Monthly Archives: June 2012

Lawrence Krauss and Roy Sorensen

Lawrence Krauss (left) and Roy Sorensen (right) on origins and nothingness.

How did our universe get to be the way it is? Has our universe always existed, or did it arise from nothing? Is it even possible for something to come from nothing? Lawrence Krauss has argued that physicists have discovered some of the answers to these ancient philosophical questions; Krauss’s ideas are controversial among certain philosophers. In this conversation, Roy Sorensen and Krauss consider the connections between Darwinian evolution and Krauss’s views (13:50), discuss whether the scientific worldview is particularly depressing (22:41), examine the meaning of questions about “something rather than nothing” (35:25), and explore the nature of nothingness (47:18).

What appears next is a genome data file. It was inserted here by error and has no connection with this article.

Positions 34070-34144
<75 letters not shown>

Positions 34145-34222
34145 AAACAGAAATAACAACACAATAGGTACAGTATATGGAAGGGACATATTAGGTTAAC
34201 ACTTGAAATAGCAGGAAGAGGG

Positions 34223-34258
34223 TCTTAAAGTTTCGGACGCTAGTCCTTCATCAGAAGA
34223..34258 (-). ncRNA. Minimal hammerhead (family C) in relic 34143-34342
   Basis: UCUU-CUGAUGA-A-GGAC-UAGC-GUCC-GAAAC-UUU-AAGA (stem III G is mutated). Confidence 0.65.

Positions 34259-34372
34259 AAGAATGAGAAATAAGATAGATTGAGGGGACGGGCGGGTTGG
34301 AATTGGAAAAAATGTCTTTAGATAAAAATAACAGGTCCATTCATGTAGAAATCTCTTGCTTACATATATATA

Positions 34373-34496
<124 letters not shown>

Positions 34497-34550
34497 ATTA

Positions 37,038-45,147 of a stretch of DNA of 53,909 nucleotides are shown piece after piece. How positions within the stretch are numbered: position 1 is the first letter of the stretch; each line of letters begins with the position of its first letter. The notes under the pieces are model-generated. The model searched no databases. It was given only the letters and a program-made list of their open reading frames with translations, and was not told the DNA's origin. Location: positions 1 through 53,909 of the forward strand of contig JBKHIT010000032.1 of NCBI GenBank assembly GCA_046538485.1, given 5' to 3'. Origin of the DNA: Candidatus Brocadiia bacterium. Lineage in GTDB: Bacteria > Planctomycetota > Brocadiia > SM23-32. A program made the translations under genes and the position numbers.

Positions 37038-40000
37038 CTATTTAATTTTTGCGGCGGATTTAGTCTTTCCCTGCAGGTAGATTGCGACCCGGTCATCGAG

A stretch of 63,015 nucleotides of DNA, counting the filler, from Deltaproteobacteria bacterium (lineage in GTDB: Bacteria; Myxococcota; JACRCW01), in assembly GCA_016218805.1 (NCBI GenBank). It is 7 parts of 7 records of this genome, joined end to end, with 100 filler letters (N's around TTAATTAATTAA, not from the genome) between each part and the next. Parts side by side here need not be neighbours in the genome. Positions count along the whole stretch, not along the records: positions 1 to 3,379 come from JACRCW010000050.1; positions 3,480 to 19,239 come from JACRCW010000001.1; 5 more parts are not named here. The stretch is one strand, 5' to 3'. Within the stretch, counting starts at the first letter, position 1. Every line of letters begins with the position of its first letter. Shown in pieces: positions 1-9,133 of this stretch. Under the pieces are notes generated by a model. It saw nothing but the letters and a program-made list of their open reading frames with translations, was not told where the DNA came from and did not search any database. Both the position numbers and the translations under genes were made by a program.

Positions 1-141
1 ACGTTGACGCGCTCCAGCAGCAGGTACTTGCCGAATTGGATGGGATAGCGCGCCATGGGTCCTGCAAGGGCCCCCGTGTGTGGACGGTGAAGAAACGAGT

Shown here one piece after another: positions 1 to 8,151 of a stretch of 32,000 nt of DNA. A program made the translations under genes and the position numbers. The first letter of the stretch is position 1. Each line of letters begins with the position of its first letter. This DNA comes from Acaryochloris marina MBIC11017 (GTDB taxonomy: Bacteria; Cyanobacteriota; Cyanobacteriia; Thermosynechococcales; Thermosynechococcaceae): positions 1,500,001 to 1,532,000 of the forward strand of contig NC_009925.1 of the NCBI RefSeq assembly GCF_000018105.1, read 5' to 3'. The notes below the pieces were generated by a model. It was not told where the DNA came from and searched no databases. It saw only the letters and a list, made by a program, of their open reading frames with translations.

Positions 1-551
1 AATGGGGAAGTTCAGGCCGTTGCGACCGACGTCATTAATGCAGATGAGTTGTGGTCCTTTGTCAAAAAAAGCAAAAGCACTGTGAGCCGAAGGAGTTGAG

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Filed under Metaphysics, Philosophy of Physics, Philosophy of Science

Paul Humphreys and John Symons

Paul Humphreys (left) and John Symons (right) on emergence.

A property is said to be emergent if it arises from but is not reducible to some fundamental property (or set of properties). There is a wide range of properties that might conceivably be emergent; consciousness is the textbook example, which might explain why philosophers of mind are responsible for some of the most fully developed treatments of emergence. In this episode, after discussing some history of the concept of emergence, Humphreys and Symons wrangle over whether emergence is definable (10:01), discuss ways in which debates over emergence have spread beyond the philosophy of mind (15:12), and speculate about where those debates might lead in the future (41:01).

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Filed under Metaphysics, Philosophy of Science